Regardless of whether Joe runs as a Republican, add Shays to the list of "Republicans for Lieberman" (along with Buckley, Hannity, and the rest):

"Their position on the war can't be closer," said Michael Sohn, who is Shays' campaign manager. "They both voted to go into Iraq, and they both support staying until the job is done."

Glad to see the Lamont campaign on top of this:

"We're not surprised that there are people within the Republican Party that would think about endorsing Joe. He clearly is George Bush's favorite Democrat," said Tom Swan, Lamont's campaign manager.

This is an absolute gift to the Lamont campaign if Lieberman isn't going to actually run on the GOP line.

If Joe is planning on running as a Republican, what can I say? More power to him.

But he needs to get the hell out of the Democratic party first.

Update: Some differing thoughts on this from CT bloggers: Matthew Gertz at My Left Nutmeg thinks this was a politically damaging screw-up by Shays but really "much ado about nothing" for Lieberman, while Genghis Conn at Connecticut Local Politics sees Farrell as the big loser, thinks "Ned Lamont and his backers ought to be thrilled," and sees in the dynamics at play here a chance for the GOP to eventually reclaim centrists in CT.

Feeling the Heat?

Lieberman voted against cloture on the renewal of the Patriot Act today. The vote was 69-30, with even Biden and Schumer voting in favor of cloture.

It's funny, I seem to remember Joe's opinion on filibusters being slightly different a few weeks ago.

I guess facing your first primary opponent in 36 years can do weird things to a politician.

Related: FDL has an update on the effectiveness of the netroots pressure on Planned Parenthood and NARAL for their support of Lieberman.

Troops Against Lieberman

This Le Moyne College/Zogby poll of the attitudes of American troops in various armed forces stationed in Iraq is innovative and welcomed, and the results are very surprising.

The main finding of the poll is that a vast majority of the troops oppose the Bush-Lieberman non-policy of "stay the course." An amazing 72% of respondents "think the U.S. should exit the country within the next year." This breaks down into:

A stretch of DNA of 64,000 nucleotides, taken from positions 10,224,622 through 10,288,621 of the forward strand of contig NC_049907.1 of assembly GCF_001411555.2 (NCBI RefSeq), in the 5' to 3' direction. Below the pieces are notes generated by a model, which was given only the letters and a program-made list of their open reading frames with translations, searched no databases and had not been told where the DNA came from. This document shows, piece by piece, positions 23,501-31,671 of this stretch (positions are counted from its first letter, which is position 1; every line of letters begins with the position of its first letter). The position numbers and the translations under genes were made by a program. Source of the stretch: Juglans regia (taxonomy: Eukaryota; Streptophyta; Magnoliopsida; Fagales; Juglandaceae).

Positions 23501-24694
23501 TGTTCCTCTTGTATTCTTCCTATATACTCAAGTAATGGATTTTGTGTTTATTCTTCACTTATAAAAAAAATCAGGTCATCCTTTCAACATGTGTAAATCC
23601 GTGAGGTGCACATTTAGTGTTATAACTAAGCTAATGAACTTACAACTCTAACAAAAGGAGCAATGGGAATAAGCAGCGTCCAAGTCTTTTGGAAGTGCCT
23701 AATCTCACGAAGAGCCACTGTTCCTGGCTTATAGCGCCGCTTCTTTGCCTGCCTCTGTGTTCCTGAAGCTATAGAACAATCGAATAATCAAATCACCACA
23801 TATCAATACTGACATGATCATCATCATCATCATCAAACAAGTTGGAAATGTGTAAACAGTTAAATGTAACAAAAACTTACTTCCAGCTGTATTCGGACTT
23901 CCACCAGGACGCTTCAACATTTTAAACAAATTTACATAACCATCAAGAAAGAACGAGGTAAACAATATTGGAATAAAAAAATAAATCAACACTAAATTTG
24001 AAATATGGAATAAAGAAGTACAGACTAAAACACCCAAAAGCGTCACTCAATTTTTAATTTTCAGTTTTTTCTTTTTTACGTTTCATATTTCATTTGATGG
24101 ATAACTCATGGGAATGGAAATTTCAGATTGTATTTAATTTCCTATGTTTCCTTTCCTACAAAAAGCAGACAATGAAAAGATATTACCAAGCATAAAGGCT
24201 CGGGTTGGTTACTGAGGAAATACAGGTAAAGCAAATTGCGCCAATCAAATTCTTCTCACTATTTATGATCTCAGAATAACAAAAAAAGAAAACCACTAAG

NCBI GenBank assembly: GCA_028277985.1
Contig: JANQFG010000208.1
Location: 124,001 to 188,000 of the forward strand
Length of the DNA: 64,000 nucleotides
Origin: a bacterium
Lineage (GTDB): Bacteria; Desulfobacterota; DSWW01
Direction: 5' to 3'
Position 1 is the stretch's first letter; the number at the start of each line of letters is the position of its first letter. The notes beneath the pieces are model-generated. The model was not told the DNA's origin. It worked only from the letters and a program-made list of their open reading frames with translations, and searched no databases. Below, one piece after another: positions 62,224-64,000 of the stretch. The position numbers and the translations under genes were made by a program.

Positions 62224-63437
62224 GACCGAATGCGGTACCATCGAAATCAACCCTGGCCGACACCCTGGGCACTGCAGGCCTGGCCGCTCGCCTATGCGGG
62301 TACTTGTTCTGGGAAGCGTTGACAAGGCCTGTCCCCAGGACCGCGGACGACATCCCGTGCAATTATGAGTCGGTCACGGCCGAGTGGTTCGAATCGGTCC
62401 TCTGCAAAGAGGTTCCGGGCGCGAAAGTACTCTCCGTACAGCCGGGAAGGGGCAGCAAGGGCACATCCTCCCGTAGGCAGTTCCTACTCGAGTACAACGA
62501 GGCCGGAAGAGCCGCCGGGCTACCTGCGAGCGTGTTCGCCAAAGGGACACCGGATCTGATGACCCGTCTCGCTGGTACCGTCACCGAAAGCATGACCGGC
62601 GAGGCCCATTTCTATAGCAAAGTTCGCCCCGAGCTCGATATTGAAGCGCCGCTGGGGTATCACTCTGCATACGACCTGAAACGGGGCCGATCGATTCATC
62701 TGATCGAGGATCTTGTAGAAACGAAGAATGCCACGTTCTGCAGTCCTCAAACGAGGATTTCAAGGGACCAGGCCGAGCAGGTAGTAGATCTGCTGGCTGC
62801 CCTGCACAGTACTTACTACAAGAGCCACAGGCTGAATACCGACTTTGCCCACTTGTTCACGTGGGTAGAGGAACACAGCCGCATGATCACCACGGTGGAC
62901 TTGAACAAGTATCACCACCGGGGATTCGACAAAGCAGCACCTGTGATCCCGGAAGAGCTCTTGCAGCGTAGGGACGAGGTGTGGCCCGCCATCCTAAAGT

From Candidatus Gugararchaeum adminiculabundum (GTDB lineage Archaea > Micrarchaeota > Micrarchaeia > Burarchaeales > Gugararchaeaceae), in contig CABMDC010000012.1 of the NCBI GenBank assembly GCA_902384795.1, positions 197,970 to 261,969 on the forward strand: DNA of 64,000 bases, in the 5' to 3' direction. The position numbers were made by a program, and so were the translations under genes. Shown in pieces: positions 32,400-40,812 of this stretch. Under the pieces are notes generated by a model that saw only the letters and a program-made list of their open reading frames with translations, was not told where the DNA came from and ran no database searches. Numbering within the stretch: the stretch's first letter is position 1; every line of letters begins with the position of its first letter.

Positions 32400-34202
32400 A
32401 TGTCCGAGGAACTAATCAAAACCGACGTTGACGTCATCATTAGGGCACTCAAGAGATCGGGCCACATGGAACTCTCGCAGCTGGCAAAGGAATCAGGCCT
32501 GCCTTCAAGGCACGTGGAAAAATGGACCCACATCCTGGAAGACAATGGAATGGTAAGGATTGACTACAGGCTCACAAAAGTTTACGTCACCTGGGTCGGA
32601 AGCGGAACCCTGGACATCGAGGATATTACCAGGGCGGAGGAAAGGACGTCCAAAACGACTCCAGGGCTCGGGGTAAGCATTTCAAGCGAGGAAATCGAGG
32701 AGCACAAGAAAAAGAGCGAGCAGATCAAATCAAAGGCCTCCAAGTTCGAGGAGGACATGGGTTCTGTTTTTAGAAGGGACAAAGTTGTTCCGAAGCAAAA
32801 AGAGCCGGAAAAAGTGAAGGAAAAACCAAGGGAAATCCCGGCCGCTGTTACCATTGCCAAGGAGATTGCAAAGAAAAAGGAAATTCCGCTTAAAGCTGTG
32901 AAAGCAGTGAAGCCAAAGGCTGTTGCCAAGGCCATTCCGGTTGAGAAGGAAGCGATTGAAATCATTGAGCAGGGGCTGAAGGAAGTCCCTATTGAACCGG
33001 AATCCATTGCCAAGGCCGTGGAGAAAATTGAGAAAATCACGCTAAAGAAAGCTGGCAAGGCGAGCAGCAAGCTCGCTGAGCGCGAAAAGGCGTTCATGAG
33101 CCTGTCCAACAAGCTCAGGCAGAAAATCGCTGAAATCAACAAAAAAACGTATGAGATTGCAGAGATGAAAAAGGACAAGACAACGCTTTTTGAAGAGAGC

29% of the respondents, serving in various branches of the armed forces, said the U.S. should leave Iraq “immediately,” while another 22% said they should leave in the next six months. Another 21% said troops should be out between six and 12 months, while 23% said they should stay “as long as they are needed.”

Only 23% of our troops agree with Joe Lieberman's Iraq policy. And, sadly, only 58% of our troops in Iraq think that "the U.S. mission in Iraq is clear in their minds."

What is clear is that our political leaders - including Joe Lieberman - are continuing to fail our troops and our nation. Joe did not ask the tough questions going in. Joe has not asked a single tough question since.

There are some other very interesting findings in the poll. Read Zogby's own analysis at Huffington Post.

Lamont At Yale

Lamont at Yale
Two reports on Lamont's apparently quite impressive appearance in front of the Yale College Democrats last night: first, from Yale Daily News:

One student at the talk asked Lamont what message he was trying to send to swing voters by condemning more moderate Democrats such as Lieberman. Lamont said there was "nothing moderate" about supporting the Iraq war and the president's tax cuts.

Nicely done! Time to dispel with this "moderate" canard. Joe is a hardcore neoconservative on matters of foreign policy, an extremist right-winger on religious/"values" issues, and constantly undercuts Democrats on bread-and-butter fiscal issues like tax cuts and Social Security. There's nothing "moderate" about any of that.